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Factors linked to transitions in adherence to antiretroviral therapy among HIV-infected illicit drug… Joseph, Brenden; Kerr, Thomas; Puskas, Cathy M.; Montaner, Julio; Wood, Evan; Milloy, M-J Apr 27, 2015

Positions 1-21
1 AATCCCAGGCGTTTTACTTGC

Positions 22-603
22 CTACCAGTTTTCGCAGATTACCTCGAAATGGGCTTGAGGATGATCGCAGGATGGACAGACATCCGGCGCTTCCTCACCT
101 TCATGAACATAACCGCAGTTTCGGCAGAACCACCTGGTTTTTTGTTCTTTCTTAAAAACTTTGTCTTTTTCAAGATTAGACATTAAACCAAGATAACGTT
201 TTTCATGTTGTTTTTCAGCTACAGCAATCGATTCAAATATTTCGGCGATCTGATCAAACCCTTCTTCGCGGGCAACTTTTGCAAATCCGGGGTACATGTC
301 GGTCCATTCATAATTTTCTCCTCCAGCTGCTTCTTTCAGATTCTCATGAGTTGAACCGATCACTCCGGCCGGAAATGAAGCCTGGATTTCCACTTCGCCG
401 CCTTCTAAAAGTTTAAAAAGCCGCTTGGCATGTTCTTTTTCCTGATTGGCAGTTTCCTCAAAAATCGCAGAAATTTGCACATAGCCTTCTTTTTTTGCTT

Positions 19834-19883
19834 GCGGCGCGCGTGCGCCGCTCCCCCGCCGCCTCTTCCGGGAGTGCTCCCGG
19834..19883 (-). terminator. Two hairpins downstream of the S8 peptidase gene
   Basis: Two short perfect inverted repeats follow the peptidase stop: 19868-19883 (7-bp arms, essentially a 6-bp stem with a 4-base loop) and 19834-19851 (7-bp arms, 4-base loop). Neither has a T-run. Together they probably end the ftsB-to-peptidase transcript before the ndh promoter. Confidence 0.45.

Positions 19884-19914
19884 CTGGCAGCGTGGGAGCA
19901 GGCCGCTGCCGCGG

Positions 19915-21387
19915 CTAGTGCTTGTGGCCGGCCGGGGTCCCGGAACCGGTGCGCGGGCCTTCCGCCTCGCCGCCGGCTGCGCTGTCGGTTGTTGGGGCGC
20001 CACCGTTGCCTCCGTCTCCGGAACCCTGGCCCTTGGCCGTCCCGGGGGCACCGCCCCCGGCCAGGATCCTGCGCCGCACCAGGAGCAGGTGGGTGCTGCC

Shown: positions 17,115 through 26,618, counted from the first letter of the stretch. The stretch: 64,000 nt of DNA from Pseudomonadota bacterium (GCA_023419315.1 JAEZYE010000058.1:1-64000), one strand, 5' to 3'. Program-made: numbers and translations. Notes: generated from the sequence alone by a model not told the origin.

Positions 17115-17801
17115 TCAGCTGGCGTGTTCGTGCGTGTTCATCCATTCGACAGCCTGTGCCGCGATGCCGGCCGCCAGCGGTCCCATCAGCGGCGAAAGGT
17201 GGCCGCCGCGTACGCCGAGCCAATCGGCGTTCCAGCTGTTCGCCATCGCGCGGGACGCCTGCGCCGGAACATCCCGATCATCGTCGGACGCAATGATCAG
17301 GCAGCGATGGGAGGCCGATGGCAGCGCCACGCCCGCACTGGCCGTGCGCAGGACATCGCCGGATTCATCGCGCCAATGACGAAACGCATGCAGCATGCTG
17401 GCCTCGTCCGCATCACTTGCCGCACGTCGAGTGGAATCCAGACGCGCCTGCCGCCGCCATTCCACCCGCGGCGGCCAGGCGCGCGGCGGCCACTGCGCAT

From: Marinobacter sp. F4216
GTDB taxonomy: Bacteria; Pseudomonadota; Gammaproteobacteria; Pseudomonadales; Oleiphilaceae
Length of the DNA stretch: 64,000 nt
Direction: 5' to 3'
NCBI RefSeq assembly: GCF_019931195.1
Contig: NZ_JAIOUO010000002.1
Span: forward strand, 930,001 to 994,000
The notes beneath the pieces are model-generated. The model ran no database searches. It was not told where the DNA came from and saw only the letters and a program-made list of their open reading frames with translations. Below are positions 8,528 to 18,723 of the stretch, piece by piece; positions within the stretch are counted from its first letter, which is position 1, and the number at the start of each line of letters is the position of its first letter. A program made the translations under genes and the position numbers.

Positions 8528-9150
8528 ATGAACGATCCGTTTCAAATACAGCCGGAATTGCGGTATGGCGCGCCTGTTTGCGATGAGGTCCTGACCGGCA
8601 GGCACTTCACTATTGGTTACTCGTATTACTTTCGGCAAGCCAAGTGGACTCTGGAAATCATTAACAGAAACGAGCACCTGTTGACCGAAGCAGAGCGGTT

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Factors linked to transitions in adherence to antiretroviral therapy among HIV-infected illicit drug users in a Canadian settingBrenden Joseph1, Thomas Kerr1,2, Cathy M. Puskas1,3, Julio Montaner1,2, Evan Wood1,2, and M-J Milloy1,21 British Columbia Centre for Excellence in HIV/AIDS, St. Paul's Hospital, 608-1081 Burrard Street, Vancouver, BC, Canada2 Division of AIDS, Department of Medicine, University of British Columbia, Vancouver, BC, Canada3 Faculty of Health Sciences, Simon Fraser University, Burnaby, CanadaAbstractHIV-positive people who use illicit drugs typically achieve lower levels of adherence to antiretroviral therapy and experience higher rates of sub-optimal HIV/AIDS treatment outcomes. Given the dearth of longitudinal research into ART adherence dynamics, we sought to identify factors associated with transitioning into and out of optimal adherence to ART in a longitudinal study of HIV-infected people who use illicit drugs (PWUD) in a setting of universal no-cost HIV/AIDS treatment. Using data from a prospective cohort of community-recruited HIV-positive illicit drug users confidentially linked to comprehensive HIV/AIDS treatment records, we estimated longitudinal factors associated with losing or gaining ≥ 95% adherence in the previous six months using two generalized linear mixed-effects models. Among 703 HIV-infected ART-exposed PWUD, becoming non-adherent was associated with periods of homelessness (Adjusted Odds Ratio [AOR] = 2.52, 95% Confidence Interval [95% CI]: 1.56 - 4.07), active injection drug use (AOR = 1.25, 95% CI: 1.01 - 1.56) and incarceration (AOR = 1.54, 95% CI: 1.10 - 2.17). Periods of sex work (AOR = 0.51, 95% CI: 0.34 - 0.75) and injection drug use (AOR = 0.62, 95% CI: 0.50 - 0.77) were barriers to becoming optimally adherent. Methadone maintenance therapy (MMT) was associated with becoming optimally adherent (AOR = 1.87, 95% CI: 1.50 - 2.33) and was protective against becoming non-adherent (AOR = 0.52, 95% CI: 0.41 - 0.65). In conclusion, we identified several behavioural, social and structural factors that shape adherence patterns among PWUD. Our findings highlight the need to consider these contextual factors in interventions that support the effective delivery of ART to this population.Send correspondence to: M-J Milloy, PhD, Assistant professor, University of British Columbia; Research scientist, B.C. Centre for Excellence in HIV/AIDS, St. Paul's Hospital, 608 - 1081 Burrard Street, Vancouver BC V6Z 1Y6, Canada, Tel: 604-806-8473, Fax: 604-806-9044, uhri-mjsm@cfenet.ubc.ca.bjoseph@ualberta.cauhri-tk@cfenet.ubc.cacathypuskas@gmail.comjmontaner@cfenet.ubc.cauhri-ew@cfenet.ubc.caHHS Public AccessAuthor manuscriptAIDS Care. Author manuscript; available in PMC 2016 April 27.Published in final edited form as:AIDS Care. 2015 ; 27(9): 1128–1136. doi:10.1080/09540121.2015.1032205.Author ManuscriptAuthor ManuscriptAuthor ManuscriptAuthor ManuscriptKeywordsAntiretroviral therapy; adherence; drug users; methadone; incarceration; sex workIntroductionThe advent of antiretroviral therapy (ART) has led to substantial declines in HIV/AIDS-associated morbidity and mortality among people living with HIV (PLWH) worldwide (Beck et al., 1999; Murphy et al., 2001; Palella et al., 1998; Panos et al., 2008). Following initiation of treatment, optimal adherence to ART is strongly associated with suppression of plasma HIV-1 RNA viral load, preventing disease progression to AIDS and premature death, as well as virtually eliminating onward viral transmission (Baeten et al., 2012; Donnell et al., 2010; He et al., 2013; Ledergerber et al., 1999; McGowan & Shah, 2000; Quinn et al., 2000).Despite the clear benefits of ART on HIV disease progression and transmission, access remains heterogeneous worldwide and some groups have not experienced the full benefits of ART (Baeten et al., 2012; Donnell et al., 2010; He et al., 2013). In particular, studies of PLWH who use illicit drugs such as cocaine, heroin and methamphetamine have described elevated rates of sub-optimal HIV/AIDS treatment outcomes (Barash et al., 2007; Lucas et al., 2006; Lucas et al., 2002). Fortunately, PLWH who use illicit drugs have been shown to attain ART outcomes comparable to individuals in other risk categories given adequate levels of ≥ 95% adherence (Wood, Montaner, et al., 2003b; Wood et al., 2004). Thus, there is an urgent need to promote access and adherence to ART and to introduce interventions that reduce the clinical, behavioural, social, and structural barriers to effective HIV/AIDS treatment and care faced by people who use illicit drugs (PWUD) (Milloy et al., 2012; Wolfe et al., 2010).Research has revealed a broad range of behavioural, social, and structural risk factors for non-adherence to ART (Malta et al., 2008; Wood, Kerr, Tyndall, & Montaner, 2008). Systematic reviews of studies of adherence among PWUD reveal that almost all studies are cross-sectional and dichotomize individuals as adherent or non-adherent at a given point in time and thus cannot consider changes in adherence over time (Krusi, Wood, Montaner, & Kerr, 2010; Malta et al., 2008; Wood et al., 2008). Increasingly, adherence is understood as a dynamic and complex process and renewed HIV/AIDS prevention and treatment efforts are focused on retaining PLWH in care over the long term. Thus, using data from a long-running community-recruited cohort of HIV-infected PWUD, we sought to identify the behavioural, social, and structural factors associated with losing or attaining ≥95% adherence to prescribed ART among PWUD.MethodsIn this study, we used data from the AIDS Care Cohort to evaluate Exposure to Survival Services (ACCESS), an ongoing prospective observational cohort of illicit drug users living with HIV/AIDS in Vancouver, British Columbia (BC), Canada. Described in detail elsewhere (Milloy et al., 2011; Strathdee et al., 1998), recruitment for the cohort began in Joseph et al. Page 2AIDS Care. Author manuscript; available in PMC 2016 April 27.Author ManuscriptAuthor ManuscriptAuthor ManuscriptAuthor ManuscriptMay, 1996, and focused on the city's Downtown Eastside neighbourhood, a post-industrial area with an open drug market and high levels of illicit drug use, poverty, and HIV infection (Strathdee et al., 1997; Tyndall et al., 2003). Eligibility criteria for participation in ACCESS are HIV-serostatus, aged ≥ 18 years, use of illicit drugs other than cannabis in the previous month, and written informed consent. At the baseline interview, and each biannual interview thereafter, participants respond to an interviewer-administered questionnaire, are examined by a study nurse, and provide blood for serologic analyses. At recruitment, participants provide their personal health number (PHN), a unique and persistent identifier issued for billing and tracking purposes to all residents of BC by the government-run universal and no-cost medical system. The ACCESS study has been approved by the University of British Columbia/Providence Health Care Research Ethics Board.Information gathered through the interview and examination process is augmented by data on HIV treatment and clinical outcomes. This information is available through a confidential linkage with the provincial Drug Treatment Program (DTP). As described in detail elsewhere (Strathdee et al., 1998), the DTP provides ART and related care free of charge to all PLWH in BC and is administered by the British Columbia Centre for Excellence in HIV/AIDS (BCCfE) according to the International Antiviral Society's current therapeutic guidelines (Thompson et al., 2012). Data collected through the DTP provides a complete retrospective and prospective clinical profile for each participant including CD4+ cell counts, plasma HIV-1 RNA viral load, and all ART dispensations. Due to BC's province-wide free healthcare including all HIV/AIDS medications and care, we are able to evaluate the effects of various exposures on treatment uptake and adherence free of the confounding influence of treatment cost.The present analyses included all participants who had initiated ART at least one day prior to a baseline or follow-up interview. Participants who initiated ART after the baseline were included from the follow-up after initiation onward. To be eligible for these analyses, individuals had to have contributed ≥ 2 survey interviews following ART initiation and had to have at least one CD4+ cell count observation within ± 180 days of the baseline interview.Using pharmacy refill data, adherence to ART was calculated as the ratio of the number of days for which ART was dispensed over the number of days since the previous interview or since ART initiation, up to a maximum of 180 days. Optimal adherence was defined as equal to or greater than 95%, meaning participants had been dispensed enough ART for ≥95% of the days since the previous interview or since ART initiation. Pharmacy refill compliance has been previously validated and shown to be a reliable measure of ART adherence, with a demonstrated association with both virologic suppression and survival (Grossberg, Zhang, & Gross, 2004; Wood et al., 2004; Wood, Hogg, et al., 2003a).The primary outcomes of interest in this study were transitions in adherence to ART. Transitions were dichotomized as either out of optimal adherence or into optimal adherence. Transitions out of optimal adherence occurred when a participant's ART dispensation data indicated a drop in actual dispensations from ≥95% of eligible dispensations in the previous six-month period to below 95% in the following six-month period. Transitions into optimal adherence occurred when a participant's ART dispensation data indicated a rise in actual Joseph et al. Page 3AIDS Care. Author manuscript; available in PMC 2016 April 27.Author ManuscriptAuthor ManuscriptAuthor ManuscriptAuthor Manuscriptdispensations from below 95% of eligible dispensations in the previous six-month period to ≥95% in the following six-month period.We considered a range of explanatory variables including: age (per year older), gender (female vs. male), self-reported Caucasian ethnicity (yes vs. no), level of education attained (≥ high school diploma vs. < high school diploma), homelessness (yes vs. no), employment (formal employment including regular, temporary, or self-employment vs. none or non-formal employment), injection drug use (yes vs. no), non-injection drug use (yes vs. no), self-reported binge drug use (runs or binges in which participant reported using more drugs than usual; yes vs. no), involvement in sex work (yes vs. no), incarceration (yes vs. no), and engagement in methadone maintenance therapy (MMT; yes vs. no). Clinical variables considered were CD4+ cell count (per 100 cells/mL) and physician HIV-related experience (< 6 vs. ≥ 6 patients previously enrolled in the province-wide HIV registry). CD4+ cell counts were conducted through the ACCESS study in addition to any measurements conducted outside of the study setting, for example, by a participant's personal physician. CD4+ data was calculated as a mean of all observations in the last six months or, if no observations were made during the six-month period, the most recent measure. All explanatory variables were time-updated and referred to the six-month period in which a transition in adherence was observed, except homelessness and MMT, which referred to current status at the time of the interview, and physician experience, which was time-fixed.We compared the characteristics of the study sample at the baseline interview by level of adherence to ART (≥95% vs. <95%) in order to present the study sample and identify clinical, structural, and social differences between optimally adherent and non-adherent individuals. This comparison was conducted using the χ2 test for categorical variables and the Wilcoxon rank-sum test for continuous variables.We constructed multivariate models of factors associated with transitioning into or out of optimal adherence using generalized linear mixed-effects modeling. This method was used as it accounts for the correlation inherent in serial measures from the same individual. To prepare the models, we used an a priori-defined backwards stepwise procedure. First, we fit a full model including all explanatory variables with p-values < 0.4 in bivariable analyses. After noting the value of the Akaike Information Criterion (AIC) for the full model, we dropped the covariate associated with the largest p-value and fit a reduced model. We continued this procedure until zero explanatory variables were left in the model, and chose the final model that minimized the AIC. To account for HIV disease progression and clinical eligibility for ART, we included CD4+ cell count as an explanatory covariate in all multivariable models.ResultsBetween May, 1996 and March, 2012, 1036 PLWH who use illicit drugs were recruited and provided informed consent for the ACCESS study. Of these, 703 had at least two interviews following ART initiation and at least one CD4+ cell count within 180 days of the baseline interview. These 703 individuals were included in this study and contributed 5422 interviews during the study period, or a median of 5 (Interquartile Range [IQR] = 3 – 10) per Joseph et al. Page 4AIDS Care. Author manuscript; available in PMC 2016 April 27.Author ManuscriptAuthor ManuscriptAuthor ManuscriptAuthor Manuscriptparticipant. For the analysis of transitioning into optimal adherence, 1813 observation periods among 509 individuals met our inclusion criteria of containing < 95% adherence in the previous follow-up. For the analysis of transitioning out of optimal adherence, 2674 observation periods among 436 individuals met our inclusion criteria of containing ≥ 95% adherence in the previous follow-up.Select socio-demographic, behavioural, structural, and clinical characteristics of the participants at baseline interview stratified by level of adherence to ART (≥95% vs. <95%) are presented in Table 1. Of the 703 individuals included in our analyses, 190 (27.0%) participants had optimal adherence to ART at baseline. Individuals exhibiting optimal adherence were older (Odds Ratio [OR] = 1.02, 95% Confidence Interval [95% CI]: 1.01 – 1.02), more likely to be engaged in MMT (OR = 1.56, 95% CI: 1.12 – 2.19), more likely to have a high school diploma (OR = 1.51, 95% CI: 1.08 - 2.10,), and had higher CD4+ cell counts (OR = 1.27, 95% CI: 1.17 – 1.38). In contrast, individuals exhibiting non-adherence were more likely to be female (OR = 0.44, 95% CI: 0.30 – 0.65), non-Caucasian (OR = 2.17, 95% CI: 1.52 – 3.10), binge drug users (OR = 0.42, 95% CI: 0.28 – 0.64), injection drug users (OR = 0.52, 95% CI: 0.36 – 0.77), and were more likely to have been recently incarcerated (OR = 0.57, 95% CI: 0.34 – 0.94) and involved in sex work (OR = 0.33, 95% CI: 0.17 – 0.63).The crude and adjusted longitudinal estimates of the odds of transitioning out of optimal adherence to ART are presented in Table 2. In an adjusted model, individuals who transitioned out of optimal adherence tended to be younger (Adjusted Odds Ratio [AOR] = 0.95, 95% CI: 0.94 – 0.97) with lower CD4+ cell counts (AOR = 0.87, 95% CI: 0.82 – 0.97), and were likely to have been homeless (AOR = 2.52, 95% CI: 1.56 – 4.07) or incarcerated (AOR = 1.54, 95% CI: 1.10 – 2.17) during the period of the transition. Those individuals reporting injection drug use (AOR = 1.25, 95% CI: 1.01 – 1.56) during this period were also likely to transition out of optimal adherence. Of special note, engagement in MMT (AOR = 0.52, 95% CI: 0.41 – 0.65) was the sole factor protective against the loss of optimal adherence in the model.Table 3 shows the crude and adjusted longitudinal estimates of the odds of transitioning into optimal adherence to ART. Individuals who transitioned into optimal adherence were older (AOR = 1.08, 95% CI: 1.06 – 1.09) with higher CD4+ cell counts (AOR = 1.25, 95% CI: 1.19 – 1.32), and were more likely to be male (AOR = 0.69, 95% CI: 0.51 – 0.93). Injection drug use (AOR = 0.62, 95% CI: 0.50 – 0.77), and involvement in sex work (AOR = 0.51, 95% CI: 0.34 – 0.75) were significant barriers to becoming optimally adherent to ART. Engagement in MMT (AOR = 1.87, 95% CI: 1.50 – 2.33) was the sole factor facilitating attaining optimal adherence in the model.DiscussionIn this longitudinal study of factors associated with transitioning into or out of optimal adherence to ART among PLWH who use illicit drugs, we observed a high level of non-adherence, with over 70% of individuals exhibiting non-adherence at baseline. In multivariate models adjusted for illicit drug use patterns, sex work was a barrier to becoming Joseph et al. Page 5AIDS Care. Author manuscript; available in PMC 2016 April 27.Author ManuscriptAuthor ManuscriptAuthor ManuscriptAuthor Manuscriptoptimally adherent while homelessness and incarceration were both risk factors for becoming non-adherent. Engagement in MMT was predictive of optimal adherence at baseline and was the sole protective factor against becoming non-adherent as well as the sole facilitating factor for becoming optimally adherent in multivariate models.Recent studies have revealed strong links between incarceration and non-adherence to ART in many settings (Chen et al., 2011; Milloy et al., 2011). Several barriers to treatment within correctional systems have been described, such as sub-standard healthcare facilities, a lack of care for HIV-related co-morbidities such as addiction, and an emphasis on public security over public health (Fazel & Baillargeon, 2011; Flanigan & Beckwith, 2011; Jürgens, Nowak, & Day, 2011). In addition, studies have shown how poor continuity of care between correctional and non-correctional care settings is a barrier to maintenance of treatment (Baillargeon et al., 2009; Small, Wood, Betteridge, Montaner, & Kerr, 2009). Elimination of these barriers may be key to maintaining optimal adherence levels among HIV-infected PWUD involved in the criminal justice system.Sex workers have been well described as a highly marginalized population with elevated rates of drug use, unstable housing, and elevated risk of HIV infection (Kral et al., 2001; Rekart, 2005; Vanwesenbeeck, 2001). Given the established vulnerabilities in this group, it is not surprising that sex work involvement was a significant barrier to becoming optimally adherent in our analyses. Sex workers carry an elevated HIV risk burden due to a complex structure of interacting sex and drug related risk behaviours (Miller et al., 2002; Spittal et al., 2003) and are a hard-to-reach group facing multiple barriers to accessing health care and treatment, including social stigma, incompatible service office hours, and mental health issues (Kurtz, Surratt, Kiley, & Inciardi, 2005). Effective interventions for the promotion of ART adherence and elimination of barriers to care in this group are urgently needed.Research has revealed strong associations between unstable housing and deleterious adherence patterns (Bangsberg et al., 2000; Kidder, Wolitski, Campsmith, & Nakamura, 2007; Kushel et al., 2006; Moss et al., 2004). Compared to housed individuals, the unstably housed or homeless have increased rates of drug and alcohol abuse, as well as higher rates of HIV infection and HIV/AIDS-related morbidity and mortality (Milloy et al., 2012; Palepu et al., 2006). ART adherence may be negatively affected through stigma, poor physical and mental health, or a lack of routine, privacy, and storage for medications (Palepu et al., 2006). Our analyses show that homeless individuals are at risk of becoming non-adherent, emphasizing an already established need for housing interventions.Our findings show clear adherence benefits from MMT engagement in both facilitating and maintaining optimal ART adherence. Although this study sample is marked by prevalent poly-drug use, including high levels of opioid (heroin, prescription opioid) and stimulant (cocaine, methamphetamine) use, we should note that we did not screen participants for opioid or stimulant dependence. Nevertheless, for opioid users, MMT has been shown to be associated with lower frequency of heroin injection drug use (Caplehorn, Bell, Kleinbaum, & Gebski, 1993; Joseph, Stancliff, & Langrod, 2000) and positive clinical outcomes in association with ART, including viral load suppression (Palepu et al., 2006; Uhlmann et al., 2010).Joseph et al. Page 6AIDS Care. Author manuscript; available in PMC 2016 April 27.Author ManuscriptAuthor ManuscriptAuthor ManuscriptAuthor ManuscriptCurrent medication regimes for HIV infection require at least daily adherence over the long term to promote virologic non-detectability, stall disease progression and prolong survival. However, there are very few studies among HIV-positive drug users assessing adherence over the long term using longitudinal observations (Malta et al., 2010). In this study, the use of repeated measures every six months has allowed us to isolate periods characterized by loss or gain of ≥ 95% adherence. Our findings echo previous cross-sectional work which, for example, identified the important effects of incarceration and engagement in opioid substitution therapy on adherence (Palepu et al, 2011; Milloy et al., 2011). This study reveals their impact on adherence dynamics over time and identifies factors relevant to efforts to retain individuals in HIV treatment.This research has several limitations. First, our analytic sample cannot be seen as representative of all PLWH who use illicit drugs due to non-random participant recruitment and the free availability of ART in our setting. Secondly, the possibility of confounding variable influence cannot be excluded. To minimize the effects of confounding variables, we used multivariate modeling of data from a long standing cohort of HIV-infected PWUD. Thirdly, several explanatory variables such as injection drug use, sex work involvement, and incarceration were derived from participant self-report, which might be susceptible to bias. For example, a social desirability bias might engender the under-reporting of participant incarceration or sex work involvement, potentially diminishing an observed relationship to ART adherence. Lastly, the MMT explanatory variable refers to a maintenance therapy undertaken to treat opioid dependence specifically, and may therefore be biased towards opioid users within the study group. Despite these potential limitations, within the context of BC's free healthcare and universal access to ART, confounding due to financial barriers to healthcare access has been reduced.Within the context of an ongoing prospective cohort of PLWH who use illicit drugs, we have identified several factors associated with transitions between optimal adherence and non-adherence. Active injection drug use and sex work were found to be barriers to becoming optimally adherent, whereas homelessness, incarceration, and injection drug use were risk factors for becoming non-adherent. MMT was the sole protective factor against becoming non-adherent as well as the sole facilitating factor of becoming optimally adherent. Our findings emphasize the importance of considering social and structural determinants of ART adherence dynamics and highlight the role of MMT in the protection and maintenance of optimal adherence to ART among opioid-dependent PWUD. Given the high levels of non-adherence among PWUD, more research is urgently needed to better understand ART adherence dynamics, to investigate possible protective factors among non-opiate using PWUD, and to develop effective strategies against threats to optimal ART adherence.AcknowledgementsThe authors thank the study participants for their contributions to the research, as well as current and past researchers and staff. We would specifically like to thank: Kristie Starr, Deborah Graham, Tricia Collingham, Carmen Rock, Brandon Marshall, Caitlin Johnston, Steve Kain, Benita Yip and Guillaume Colley for their research and administrative assistance.Funding: The study is supported by the US National Institutes of Health (R01-DA021525) and the Canadian Institutes of Health Research (MOP-79297 and RAA-79918.) The funders had no role in the design and conduct of Joseph et al. Page 7AIDS Care. Author manuscript; available in PMC 2016 April 27.Author ManuscriptAuthor ManuscriptAuthor ManuscriptAuthor Manuscriptthis study; collection, management, analysis, and interpretation of the data; and preparation, review, or approval of the manuscript.Disclosure statement: Dr. Milloy is supported in part by the United States National Institutes of Health. This work was supported in part by a Tier 1 Canada Research Chair in Inner-City Medicine awarded to Dr. Wood. Dr. Montaner is supported by the British Columbia Ministry of Health and through an Avant-Garde Award (No. 1DP1DA026182) from the National Institute of Drug Abuse (NIDA), at the US National Institutes of Health (NIH). He has also received financial support from the International AIDS Society, United Nations AIDS Program, World Health Organization, National Institutes of Health Research-Office of AIDS Research, National Institute of Allergy & Infectious Diseases, The United States President's Emergency Plan for AIDS Relief (PEPfAR), UNICEF, the University of British Columbia, Simon Fraser University, Providence Health Care and Vancouver Coastal Health Authority.ReferencesArnsten JH, Demas PA, Grant RW, Gourevitch MN, Farzadegan H, Howard AA, Schoenbaum EE. Impact of active drug use on antiretroviral therapy adherence and viral suppression in HIV-infected drug users. Journal of General Internal Medicine. 2002; 17(5):377–381. 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A review of barriers and facilitators of HIV treatment among injection drug users. AIDS (London, England). 2008; 22(11):1247–1256. doi:10.1097/QAD.0b013e3282fbd1ed. Wood E, Montaner JSG, Yip B, Tyndall MW, Schechter MT, O'shaughnessy MV, Hogg RS. Adherence and plasma HIV RNA responses to highly active antiretroviral therapy among HIV-1 infected injection drug users. CMAJ : Canadian Medical Association Journal = Journal De l'Association Medicale Canadienne. 2003b; 169(7):656–661.Wood E, Montaner JSG, Yip B, Tyndall MW, Schechter MT, O'shaughnessy MV, Hogg RS. Adherence to antiretroviral therapy and CD4 T-cell count responses among HIV-infected injection drug users. Antiviral Therapy. 2004; 9(2):229–235. [PubMed: 15134185] Joseph et al. Page 11AIDS Care. Author manuscript; available in PMC 2016 April 27.Author ManuscriptAuthor ManuscriptAuthor ManuscriptAuthor ManuscriptAuthor ManuscriptAuthor ManuscriptAuthor ManuscriptAuthor ManuscriptJoseph et al. Page 12Table 1Characteristics of 703 PLWH who use illicit drugs stratified by ≥95% adherence to ART in the six-month period prior to the baseline interview.Characteristic <95% adherence n (%) 513 (73.0) ≥95% adherence n (%) 190 (27.0) OR1 95% CI2 p-valueAge    Per year older 38.9 (33.1 – 44.6) 46.0 (39.6 – 51.4) 1.02 1.01 - 1.02 < 0.001Gender    Male 302 (58.9) 145 (76.3) 1.00    Female 211 (41.1) 45 (23.7) 0.44 0.30 - 0.65 0.001Caucasian    No 244 (47.6) 56 (29.5) 1.00    Yes 269 (52.4) 134 (70.5) 2.17 1.52 - 3.10 < 0.001Binge drug use    No 342 (66.7) 157 (82.6)    Yes 171 (33.3) 33 (17.4) 0.42 0.28 - 0.64 < 0.001Non-injection drug use    No 154 (30.0) 28 (14.7) 1.00    Yes 359 (70.0) 162 (85.3) 2.48 1.59 - 3.87 < 0.001Sex work    No 432 (84.2) 179 (94.2) 1.00    Yes 81 (15.8) 11 (5.8) 0.33 0.17 - 0.63 < 0.001Injection drug use    No 98 (19.1) 59 (31.1) 1.00    Yes 415 (80.9) 131 (68.9) 0.52 0.36 - 0.77 0.001MMT4,5    No 328 (63.9) 101 (53.2) 1.00    Yes 185 (36.1) 89 (46.8) 1.56 1.12 - 2.19 0.011Education    < High school diploma 316 (61.6) 98 (51.6)    ≥ High school diploma 197 (38.4) 92 (48.4) 1.51 1.08 - 2.10 0.020Incarceration    No 421 (82.1) 169 (88.9) 1.00    Yes 92 (17.9) 21 (11.1) 0.57 0.34 - 0.94 0.029Homeless5    No 465 (90.6) 180 (94.7)    Yes 48 (9.4) 10 (5.3) 0.54 0.27 - 1.09 0.090HIV MD experience    ≥ 6 patients 425 (82.8) 160 (84.2) 1.00    < 6 patients 88 (17.2) 30 (15.8) 0.91 0.58 - 1.42 0.734Employment    None or non-formal 498 (97.1) 184 (96.8)AIDS Care. Author manuscript; available in PMC 2016 April 27.Author ManuscriptAuthor ManuscriptAuthor ManuscriptAuthor ManuscriptJoseph et al. Page 13Characteristic <95% adherence n (%) 513 (73.0) ≥95% adherence n (%) 190 (27.0) OR1 95% CI2 p-value    Formal 15 (2.9) 6 (3.2) 1.09 0.41 - 2.83 0.808CD4+ cell count    Per 100 cells/ml 2.7 (1.7 – 4.0) 3.8 (2.6 – 5.1) 1.27 1.17 - 1.38 < 0.0013. Refers to 180 day period prior to the baseline interview1Odds Ratio295% Confidence Interval4Methadone maintenance therapy5Refers to current statusAIDS Care. Author manuscript; available in PMC 2016 April 27.Author ManuscriptAuthor ManuscriptAuthor ManuscriptAuthor ManuscriptJoseph et al. Page 14Table 2Bivariate and multivariate factors associated with transitioning out of optimal (≥95%) adherence during a six-month period among 436 PLWH who use illicit drugsCharacteristic OR1 95% CI2 p-value AOR3 95% CI2 p-valueAge    Per year older 0.94 0.93 - 0.96 < 0.001 0.95 0.94 - 0.97 < 0.001Gender    Female vs. male 1.27 0.96 - 1.69 0.099Caucasian    Yes vs. no 0.88 0.67 - 1.15 0.353MMT4,5    Yes vs. no 0.54 0.43 - 0.67 < 0.001 0.52 0.41 - 0.65 < 0.001Homeless5    Yes vs. no 3.62 2.29 - 5.74 < 0.001 2.52 1.56 - 4.07 < 0.001Incarceration    Yes vs. no 2.12 1.53 - 2.94 < 0.001 1.54 1.10 - 2.17 0.013Injection drug use    Yes vs. no 1.47 1.19 - 1.82 < 0.001 1.25 1.01 - 1.56 0.045Sex work    Yes vs. no 1.83 1.28 - 2.63 0.001 1.44 0.98 - 2.10 0.060HIV MD experience    <6 patients vs. ≥6 1.38 0.96 - 1.99 0.081 1.37 0.96 - 1.95 0.084Non-injection drug use    Yes vs. no 1.08 0.86 - 1.35 0.518Employment    Yes vs. no 0.76 0.45 - 1.29 0.31Education    ≥HS6 vs. <HS 0.84 0.66 - 1.06 0.149Binge drug use    Yes vs. no 1.21 0.94 - 1.55 0.146CD4+ cell count    Per 100 cells/ml 0.85 0.8 - 0.9 < 0.001 0.87 0.82 - 0.92 < 0.0011Odds Ratio295% Confidence Interval3Adjusted Odds Ratio4Methadone maintenance therapy5Refers to current status6High SchoolAIDS Care. Author manuscript; available in PMC 2016 April 27.Author ManuscriptAuthor ManuscriptAuthor ManuscriptAuthor ManuscriptJoseph et al. Page 15Table 3Bivariate and multivariate factors associated with transitioning into optimal (≥95%) adherence during a six-month period among 509 PLWH who use illicit drugsCharacteristic OR1 95% CI2 p-value AOR3 95% CI2 p-valueAge    Per year older 1.1 1.08 - 1.11 < 0.001 1.08 1.06 - 1.09 < 0.001Gender    Female vs. male 0.53 0.4 - 0.7 < 0.001 0.69 0.51 - 0.93 0.017Caucasian    Yes vs. no 1.34 1.02 - 1.76 0.034 1.30 0.97 - 1.76 0.079MMT4,5    Yes vs. no 1.77 1.44 - 2.19 < 0.001 1.87 1.50 - 2.33 < 0.001Injection drug use    Yes vs. no 0.51 0.42 - 0.62 < 0.001 0.62 0.50 - 0.77 < 0.001Sex work    Yes vs. no 0.31 0.21 - 0.45 < 0.001 0.51 0.34 - 0.75 0.001Homeless5    Yes vs. no 0.42 0.27 - 0.66 < 0.001 0.63 0.40 - 1.01 0.054Incarceration    Yes vs. no 0.52 0.39 - 0.71 < 0.001 0.78 0.57 - 1.07 0.126Non-injection drug use    Yes vs. no 0.94 0.76 - 1.16 0.553Employment    Yes vs. no 1.21 0.75 - 1.96 0.432Education    ≥HS6 vs. <HS 1.13 0.91 - 1.40 0.271HIV MD experience    <6 patients vs. ≥6 0.74 0.52 - 1.07 0.113Binge drug use    Yes vs. no 0.74 0.59 - 0.93 0.011CD4+ cell count    Per 100 cells/ml 1.27 1.20 - 1.33 < 0.001 1.25 1.19 - 1.32 < 0.0011Odds Ratio295% Confidence Interval3Adjusted Odds Ratio4Methadone maintenance therapy5Refers to current status6High SchoolAIDS Care. Author manuscript; available in PMC 2016 April 27.